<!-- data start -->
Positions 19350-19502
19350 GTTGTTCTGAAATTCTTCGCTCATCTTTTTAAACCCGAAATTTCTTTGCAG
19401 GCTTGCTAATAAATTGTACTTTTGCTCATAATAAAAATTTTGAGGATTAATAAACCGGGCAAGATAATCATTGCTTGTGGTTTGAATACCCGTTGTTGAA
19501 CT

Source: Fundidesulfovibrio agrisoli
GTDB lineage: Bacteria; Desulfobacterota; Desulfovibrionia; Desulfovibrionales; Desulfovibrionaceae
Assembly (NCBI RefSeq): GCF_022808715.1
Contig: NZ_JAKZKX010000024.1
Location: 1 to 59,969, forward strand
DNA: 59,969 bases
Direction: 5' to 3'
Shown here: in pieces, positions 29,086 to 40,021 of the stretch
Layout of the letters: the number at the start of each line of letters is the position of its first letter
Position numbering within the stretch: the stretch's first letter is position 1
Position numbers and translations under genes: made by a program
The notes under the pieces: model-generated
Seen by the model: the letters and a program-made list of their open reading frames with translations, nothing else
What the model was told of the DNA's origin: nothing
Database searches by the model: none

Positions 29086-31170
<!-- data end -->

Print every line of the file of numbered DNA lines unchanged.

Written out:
Positions 19350-19502
19350 GTTGTTCTGAAATTCTTCGCTCATCTTTTTAAACCCGAAATTTCTTTGCAG
19401 GCTTGCTAATAAATTGTACTTTTGCTCATAATAAAAATTTTGAGGATTAATAAACCGGGCAAGATAATCATTGCTTGTGGTTTGAATACCCGTTGTTGAA
19501 CT

Source: Fundidesulfovibrio agrisoli
GTDB lineage: Bacteria; Desulfobacterota; Desulfovibrionia; Desulfovibrionales; Desulfovibrionaceae
Assembly (NCBI RefSeq): GCF_022808715.1
Contig: NZ_JAKZKX010000024.1
Location: 1 to 59,969, forward strand
DNA: 59,969 bases
Direction: 5' to 3'
Shown here: in pieces, positions 29,086 to 40,021 of the stretch
Layout of the letters: the number at the start of each line of letters is the position of its first letter
Position numbering within the stretch: the stretch's first letter is position 1
Position numbers and translations under genes: made by a program
The notes under the pieces: model-generated
Seen by the model: the letters and a program-made list of their open reading frames with translations, nothing else
What the model was told of the DNA's origin: nothing
Database searches by the model: none

Positions 29086-31170